Here's how you might define a Dog class with these properties:

class Dog {
  public $name;
  public $breed;
  public $age;
  public $color;

In this example, $name, $breed, $age, and $color are properties of the Dog class. Along with the property name, we must add the public. The public keyword means these properties can be accessed from outside the class. Properties can be restricted, which is something we'll talk more about in a future lesson. For now, using the public keyword will suffice.

To read a property, you would first create an object from the class and then use the -> symbol. Let's create a dog named 'Rex' and read his name:

$rex = new Dog();
$rex->name = 'Rex';
echo $rex->name; // This will output 'Rex'

As you can see, the property does not need to include the $ symbol. PHP automatically assumes you're trying to access a property, so you can omit it after the -> operator.

To update a property, you use the -> operator again. Let's say 'Rex' just had a birthday and is now 5 years old:

$rex->age = 5;

Now the $age property for the 'Rex' object is 5. If you wanted to check, you could echo it out just like we did with the name:

echo $rex->age; // This will output '5'

So, to sum up, properties are the things that describe an object, and you can read or update these properties by using the -> symbol (also known as the object operator).


Methods in classes are like actions or behaviors that an object can perform. If you think about a real-world dog, what actions can a dog do? It can bark, eat, sleep, or play. In the world of PHP and classes, these would be the methods of the Dog class.

Here's how you might define a Dog class with a bark method:

class Dog {
  public $name;
  public function bark() {
    echo $this->name . " says woof!";

In this example, bark is a method of the Dog class. It's defined just like a regular PHP function but inside the class. The public keyword means this method can be called from outside the class. The $this->name inside the bark method refers to the $name property of the current object.

What is the $this variale?

The $this variable in PHP is a special variable that's used within a class to refer to the current object. In other words, it represents the instance of the class in which it is used.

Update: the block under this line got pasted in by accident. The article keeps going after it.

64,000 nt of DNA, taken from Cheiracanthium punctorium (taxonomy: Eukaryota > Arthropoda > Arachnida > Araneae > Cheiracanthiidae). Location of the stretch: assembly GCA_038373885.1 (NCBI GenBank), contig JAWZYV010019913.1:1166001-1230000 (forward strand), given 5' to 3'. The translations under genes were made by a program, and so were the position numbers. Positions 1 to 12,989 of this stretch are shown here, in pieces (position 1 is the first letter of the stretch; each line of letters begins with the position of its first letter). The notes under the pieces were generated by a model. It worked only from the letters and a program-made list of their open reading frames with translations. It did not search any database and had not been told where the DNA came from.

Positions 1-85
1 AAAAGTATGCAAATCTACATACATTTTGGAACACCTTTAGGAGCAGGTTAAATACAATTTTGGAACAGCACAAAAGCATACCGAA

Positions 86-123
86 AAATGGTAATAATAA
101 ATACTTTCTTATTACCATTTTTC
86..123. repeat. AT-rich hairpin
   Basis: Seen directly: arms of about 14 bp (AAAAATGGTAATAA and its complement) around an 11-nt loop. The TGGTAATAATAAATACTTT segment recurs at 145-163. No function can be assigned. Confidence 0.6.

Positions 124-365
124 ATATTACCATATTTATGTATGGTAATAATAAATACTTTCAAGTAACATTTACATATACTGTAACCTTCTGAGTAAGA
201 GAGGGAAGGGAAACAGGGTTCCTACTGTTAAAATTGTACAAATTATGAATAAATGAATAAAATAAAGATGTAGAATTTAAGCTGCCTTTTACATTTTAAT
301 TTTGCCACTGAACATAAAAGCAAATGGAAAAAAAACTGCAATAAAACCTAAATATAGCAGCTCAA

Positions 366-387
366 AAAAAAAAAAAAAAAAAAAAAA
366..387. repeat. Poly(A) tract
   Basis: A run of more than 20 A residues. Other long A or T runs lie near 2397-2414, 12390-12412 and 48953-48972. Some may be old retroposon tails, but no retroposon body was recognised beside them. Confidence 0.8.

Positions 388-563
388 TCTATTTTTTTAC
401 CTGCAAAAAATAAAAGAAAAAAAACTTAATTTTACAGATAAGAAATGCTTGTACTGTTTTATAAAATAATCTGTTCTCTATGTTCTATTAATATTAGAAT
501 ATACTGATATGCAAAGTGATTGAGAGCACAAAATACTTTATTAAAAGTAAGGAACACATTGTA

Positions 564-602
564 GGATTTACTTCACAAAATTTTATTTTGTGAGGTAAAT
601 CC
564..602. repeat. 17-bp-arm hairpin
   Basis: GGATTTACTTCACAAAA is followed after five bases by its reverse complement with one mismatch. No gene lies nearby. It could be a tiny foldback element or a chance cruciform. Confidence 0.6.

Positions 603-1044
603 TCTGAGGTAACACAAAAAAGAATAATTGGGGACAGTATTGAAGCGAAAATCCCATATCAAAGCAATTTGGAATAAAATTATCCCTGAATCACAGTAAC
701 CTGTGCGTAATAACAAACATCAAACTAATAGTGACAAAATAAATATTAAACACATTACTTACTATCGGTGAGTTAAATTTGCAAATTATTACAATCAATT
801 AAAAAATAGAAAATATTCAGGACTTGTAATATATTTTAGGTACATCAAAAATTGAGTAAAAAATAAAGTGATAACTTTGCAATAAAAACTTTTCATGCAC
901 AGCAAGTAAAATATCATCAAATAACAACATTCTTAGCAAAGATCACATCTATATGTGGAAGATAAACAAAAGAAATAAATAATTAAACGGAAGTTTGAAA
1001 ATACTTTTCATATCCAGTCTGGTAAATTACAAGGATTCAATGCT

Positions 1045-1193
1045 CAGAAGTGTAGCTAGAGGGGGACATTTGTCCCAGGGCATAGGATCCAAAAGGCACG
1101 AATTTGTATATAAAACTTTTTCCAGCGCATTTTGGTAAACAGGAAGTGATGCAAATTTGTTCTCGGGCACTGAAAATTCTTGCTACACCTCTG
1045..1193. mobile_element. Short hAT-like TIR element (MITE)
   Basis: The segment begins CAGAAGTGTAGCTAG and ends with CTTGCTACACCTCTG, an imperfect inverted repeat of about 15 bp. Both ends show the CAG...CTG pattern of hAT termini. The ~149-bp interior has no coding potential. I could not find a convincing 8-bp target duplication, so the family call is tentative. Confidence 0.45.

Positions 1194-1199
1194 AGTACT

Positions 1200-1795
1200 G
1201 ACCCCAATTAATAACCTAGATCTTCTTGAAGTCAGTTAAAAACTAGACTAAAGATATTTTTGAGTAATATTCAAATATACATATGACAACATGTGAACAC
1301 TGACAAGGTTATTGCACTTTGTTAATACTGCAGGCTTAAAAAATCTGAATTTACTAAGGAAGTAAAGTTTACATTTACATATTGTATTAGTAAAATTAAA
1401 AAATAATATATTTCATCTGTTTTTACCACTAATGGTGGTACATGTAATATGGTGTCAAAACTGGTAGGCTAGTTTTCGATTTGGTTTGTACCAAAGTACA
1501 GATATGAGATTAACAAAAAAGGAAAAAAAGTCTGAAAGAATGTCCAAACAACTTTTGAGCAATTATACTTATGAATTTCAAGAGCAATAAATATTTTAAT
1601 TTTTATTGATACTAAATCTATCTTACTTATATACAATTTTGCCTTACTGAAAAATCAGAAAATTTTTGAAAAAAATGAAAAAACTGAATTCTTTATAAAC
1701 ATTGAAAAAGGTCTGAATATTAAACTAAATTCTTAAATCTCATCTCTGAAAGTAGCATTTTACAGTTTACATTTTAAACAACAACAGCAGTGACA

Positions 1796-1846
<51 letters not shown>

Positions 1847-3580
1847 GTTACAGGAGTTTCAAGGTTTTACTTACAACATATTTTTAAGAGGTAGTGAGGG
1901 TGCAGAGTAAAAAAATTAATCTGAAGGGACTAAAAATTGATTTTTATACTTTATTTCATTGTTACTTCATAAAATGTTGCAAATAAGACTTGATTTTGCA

Think of $this as a way for an object to refer to itself. For example, when you're talking about yourself, you might say, "I am going to the store." In PHP classes, $this is the object's way of saying "I". This way, you don't accidentally access properties or methods from another class or the wrong instance.

To call a method, you would first create an object from the class and then use the -> symbol, followed by the method name and parentheses. Let's create a dog named 'Rex' and make him bark:

$rex = new Dog();
$rex->name = 'Rex';
$rex->bark(); // This will output 'Rex says woof!'

Just like we did with properties, we use the -> symbol to call methods. The difference is that we also add parentheses after the method name.

To read a property, you also use the -> symbol, but without parentheses. So, methods are the actions that an object can perform, and you can call these actions (or methods) by using the -> operator followed by the method name and parentheses.

Key takeaways

  • A class in PHP is like a blueprint or a template for creating objects.
  • You define a class using the class keyword, followed by the name of the class.
  • The name of a class usually follows the PascalCase naming convention, with the first letter of each word capitalized and no underscores.
  • Inside a class, you can define 'properties' and 'methods'. Properties are characteristics of the class (like a dog's name or color), and methods are actions the class can perform (like a dog barking).
  • You create an object from a class (or "instantiate" a class) using the new keyword. Each object is a separate instance of the class with its own set of property values.
  • To access or modify an object's properties or to call an object's methods, you use the -> operator (object operator).
  • Inside a class, the $this variable is used to refer to the current instance of the class. It allows an object to access its own properties and methods.